Warm season grain legume landraces from the south of europe for germplasm conservation and genetic improvement

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Abstract

Currently, there is a high concern from consumers regarding food quality, with emphasis on the origin of food sources. We here review the current situation of beans (Phaseolus spp.) and cowpea (Vigna unguiculata (L.) Walp.) landraces in the South of Europe focusing on morpho-agronomic and genetic diversity and physiological adaptation to the different agrosystems, including the symbiotic association with rhizobia. Despite the reduction in the production and consumption of grain legumes in Southern Europe, the variability of common bean, runner bean and cowpea landraces in this region is adequately preserved ex situ in germplasm banks and in breeder collections in Portugal, Spain, Italy and Greece; however, on-farm (in situ) conservation in isolated areas mainly in gardens and small fields for farmers own consumption and local markets is not guaranteed. This variability can be used for the genetic improvement of varieties, which will result in environmental-friendly improved legumes for a sustainable production in the South of Europe as well as in other regions of the World.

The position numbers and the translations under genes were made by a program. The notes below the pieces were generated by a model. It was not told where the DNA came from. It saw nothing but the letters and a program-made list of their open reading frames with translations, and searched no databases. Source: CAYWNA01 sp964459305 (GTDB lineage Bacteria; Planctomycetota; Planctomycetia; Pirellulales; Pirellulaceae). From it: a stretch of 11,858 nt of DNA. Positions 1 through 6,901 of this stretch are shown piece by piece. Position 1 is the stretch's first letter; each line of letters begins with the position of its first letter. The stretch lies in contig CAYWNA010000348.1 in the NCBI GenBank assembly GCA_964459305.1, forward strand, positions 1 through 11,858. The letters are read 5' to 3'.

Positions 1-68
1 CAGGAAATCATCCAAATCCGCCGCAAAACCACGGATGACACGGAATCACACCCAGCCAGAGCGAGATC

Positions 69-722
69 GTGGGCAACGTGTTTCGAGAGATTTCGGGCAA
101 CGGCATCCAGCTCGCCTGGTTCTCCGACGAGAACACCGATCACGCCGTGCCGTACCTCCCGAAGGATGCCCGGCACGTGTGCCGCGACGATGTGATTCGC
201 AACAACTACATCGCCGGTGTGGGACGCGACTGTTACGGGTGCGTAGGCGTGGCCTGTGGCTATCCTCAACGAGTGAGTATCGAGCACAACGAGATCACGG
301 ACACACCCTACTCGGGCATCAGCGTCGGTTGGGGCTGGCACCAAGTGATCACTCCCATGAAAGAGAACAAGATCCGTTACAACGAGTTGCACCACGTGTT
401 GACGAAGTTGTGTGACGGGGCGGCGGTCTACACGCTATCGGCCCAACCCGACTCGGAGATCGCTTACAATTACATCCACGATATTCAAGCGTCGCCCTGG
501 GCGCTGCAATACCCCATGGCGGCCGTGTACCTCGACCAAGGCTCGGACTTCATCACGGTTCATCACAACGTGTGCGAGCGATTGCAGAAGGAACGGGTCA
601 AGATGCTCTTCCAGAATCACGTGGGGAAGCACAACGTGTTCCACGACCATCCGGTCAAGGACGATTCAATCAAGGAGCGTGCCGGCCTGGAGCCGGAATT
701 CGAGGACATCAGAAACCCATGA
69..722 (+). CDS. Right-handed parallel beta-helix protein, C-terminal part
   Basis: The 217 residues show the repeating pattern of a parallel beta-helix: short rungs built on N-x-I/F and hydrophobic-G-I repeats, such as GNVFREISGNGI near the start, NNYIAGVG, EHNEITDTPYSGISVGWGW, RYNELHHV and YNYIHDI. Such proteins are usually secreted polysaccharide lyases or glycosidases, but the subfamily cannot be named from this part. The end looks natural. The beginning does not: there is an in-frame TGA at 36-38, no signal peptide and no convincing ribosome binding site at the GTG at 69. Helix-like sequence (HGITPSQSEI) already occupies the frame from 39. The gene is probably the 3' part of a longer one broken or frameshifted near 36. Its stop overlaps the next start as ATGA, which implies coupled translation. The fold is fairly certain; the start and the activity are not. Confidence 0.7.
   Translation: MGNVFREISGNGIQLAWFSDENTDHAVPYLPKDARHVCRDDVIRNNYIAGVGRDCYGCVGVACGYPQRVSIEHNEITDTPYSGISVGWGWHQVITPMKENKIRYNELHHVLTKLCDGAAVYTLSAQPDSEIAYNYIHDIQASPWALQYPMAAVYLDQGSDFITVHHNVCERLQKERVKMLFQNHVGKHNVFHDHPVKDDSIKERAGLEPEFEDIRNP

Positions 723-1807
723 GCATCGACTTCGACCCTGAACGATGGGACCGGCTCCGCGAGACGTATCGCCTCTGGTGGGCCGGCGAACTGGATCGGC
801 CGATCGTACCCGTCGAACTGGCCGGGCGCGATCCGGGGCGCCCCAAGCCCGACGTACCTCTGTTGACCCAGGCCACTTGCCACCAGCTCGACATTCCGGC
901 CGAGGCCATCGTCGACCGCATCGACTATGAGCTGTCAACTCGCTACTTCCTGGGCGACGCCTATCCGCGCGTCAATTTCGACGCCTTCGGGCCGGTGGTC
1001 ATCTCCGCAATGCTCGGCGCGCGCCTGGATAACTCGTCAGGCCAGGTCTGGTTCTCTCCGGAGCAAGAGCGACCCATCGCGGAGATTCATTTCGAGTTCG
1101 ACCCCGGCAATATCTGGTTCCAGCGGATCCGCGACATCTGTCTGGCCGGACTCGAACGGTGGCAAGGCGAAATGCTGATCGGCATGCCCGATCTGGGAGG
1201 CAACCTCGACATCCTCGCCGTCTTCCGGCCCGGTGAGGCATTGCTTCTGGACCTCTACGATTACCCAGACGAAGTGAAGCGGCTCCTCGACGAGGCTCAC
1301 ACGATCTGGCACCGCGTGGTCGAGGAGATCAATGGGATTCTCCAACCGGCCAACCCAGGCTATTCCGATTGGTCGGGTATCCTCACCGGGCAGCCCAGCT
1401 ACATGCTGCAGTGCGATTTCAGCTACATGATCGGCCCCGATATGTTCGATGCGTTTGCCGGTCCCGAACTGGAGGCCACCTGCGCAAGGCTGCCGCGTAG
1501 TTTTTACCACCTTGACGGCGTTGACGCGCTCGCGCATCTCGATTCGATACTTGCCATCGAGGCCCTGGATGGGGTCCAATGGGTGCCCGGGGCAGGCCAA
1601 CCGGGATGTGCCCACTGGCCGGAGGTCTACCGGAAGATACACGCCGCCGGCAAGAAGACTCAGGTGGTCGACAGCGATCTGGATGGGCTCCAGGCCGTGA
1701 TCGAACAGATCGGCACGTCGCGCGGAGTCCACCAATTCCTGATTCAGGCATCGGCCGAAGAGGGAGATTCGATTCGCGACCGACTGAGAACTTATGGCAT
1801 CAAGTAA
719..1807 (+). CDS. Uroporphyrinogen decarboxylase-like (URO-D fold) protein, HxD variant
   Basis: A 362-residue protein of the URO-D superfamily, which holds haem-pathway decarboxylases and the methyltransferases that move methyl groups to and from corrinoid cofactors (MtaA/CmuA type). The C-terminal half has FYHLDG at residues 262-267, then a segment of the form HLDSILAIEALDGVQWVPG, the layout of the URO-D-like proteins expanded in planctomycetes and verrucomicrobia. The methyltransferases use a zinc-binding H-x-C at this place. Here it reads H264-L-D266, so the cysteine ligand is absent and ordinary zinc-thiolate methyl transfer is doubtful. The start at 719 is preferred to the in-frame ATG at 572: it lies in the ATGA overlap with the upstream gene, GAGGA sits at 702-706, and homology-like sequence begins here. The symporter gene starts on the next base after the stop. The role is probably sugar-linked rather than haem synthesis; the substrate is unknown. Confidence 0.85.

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De Ron, A. M., Bebeli, P. J., Negri, V., Vaz Patto, M. C., & Revilla, P. (2018). Warm season grain legume landraces from the south of europe for germplasm conservation and genetic improvement. Frontiers in Plant Science, 871. https://doi.org/10.3389/fpls.2018.01524

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